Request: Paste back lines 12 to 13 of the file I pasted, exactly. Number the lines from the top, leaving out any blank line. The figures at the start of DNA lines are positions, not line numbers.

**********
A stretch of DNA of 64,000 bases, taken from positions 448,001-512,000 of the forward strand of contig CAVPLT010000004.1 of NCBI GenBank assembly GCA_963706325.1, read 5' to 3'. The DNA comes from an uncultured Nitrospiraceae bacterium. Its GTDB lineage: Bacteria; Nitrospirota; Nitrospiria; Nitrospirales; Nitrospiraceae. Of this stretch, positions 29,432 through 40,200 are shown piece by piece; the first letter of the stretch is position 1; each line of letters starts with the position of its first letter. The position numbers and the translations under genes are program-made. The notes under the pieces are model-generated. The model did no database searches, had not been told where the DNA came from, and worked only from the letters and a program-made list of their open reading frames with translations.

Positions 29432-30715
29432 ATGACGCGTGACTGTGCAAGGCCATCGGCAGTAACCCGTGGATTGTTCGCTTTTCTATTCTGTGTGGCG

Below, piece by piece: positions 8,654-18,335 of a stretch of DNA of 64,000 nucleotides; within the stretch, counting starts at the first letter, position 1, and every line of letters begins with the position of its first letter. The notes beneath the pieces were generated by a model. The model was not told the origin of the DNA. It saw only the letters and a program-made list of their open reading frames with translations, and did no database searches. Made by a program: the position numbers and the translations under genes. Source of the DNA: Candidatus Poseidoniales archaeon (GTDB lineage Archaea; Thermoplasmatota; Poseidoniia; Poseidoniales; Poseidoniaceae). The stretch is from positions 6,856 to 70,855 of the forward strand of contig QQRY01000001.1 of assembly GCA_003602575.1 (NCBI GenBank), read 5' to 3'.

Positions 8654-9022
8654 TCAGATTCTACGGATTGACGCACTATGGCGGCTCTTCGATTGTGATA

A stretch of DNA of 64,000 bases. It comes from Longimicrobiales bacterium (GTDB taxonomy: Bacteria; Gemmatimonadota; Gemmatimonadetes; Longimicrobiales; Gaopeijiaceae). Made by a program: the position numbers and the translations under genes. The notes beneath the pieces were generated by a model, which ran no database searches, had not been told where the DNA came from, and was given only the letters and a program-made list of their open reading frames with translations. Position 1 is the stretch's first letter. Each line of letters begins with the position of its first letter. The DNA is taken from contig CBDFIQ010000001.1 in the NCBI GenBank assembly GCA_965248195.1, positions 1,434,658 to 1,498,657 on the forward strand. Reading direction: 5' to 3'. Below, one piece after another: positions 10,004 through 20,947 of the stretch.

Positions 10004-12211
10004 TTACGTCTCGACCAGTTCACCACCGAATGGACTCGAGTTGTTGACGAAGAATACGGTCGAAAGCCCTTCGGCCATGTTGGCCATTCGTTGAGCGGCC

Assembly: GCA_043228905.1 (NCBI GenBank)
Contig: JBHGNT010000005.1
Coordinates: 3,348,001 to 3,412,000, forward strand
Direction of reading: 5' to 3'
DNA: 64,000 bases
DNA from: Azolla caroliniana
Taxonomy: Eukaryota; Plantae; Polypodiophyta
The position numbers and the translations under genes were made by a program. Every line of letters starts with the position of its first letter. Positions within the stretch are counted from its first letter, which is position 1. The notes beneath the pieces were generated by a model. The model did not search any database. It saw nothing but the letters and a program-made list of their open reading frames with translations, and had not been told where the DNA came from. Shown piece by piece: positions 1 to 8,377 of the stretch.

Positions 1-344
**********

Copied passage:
Coordinates: 3,348,001 to 3,412,000, forward strand
Direction of reading: 5' to 3'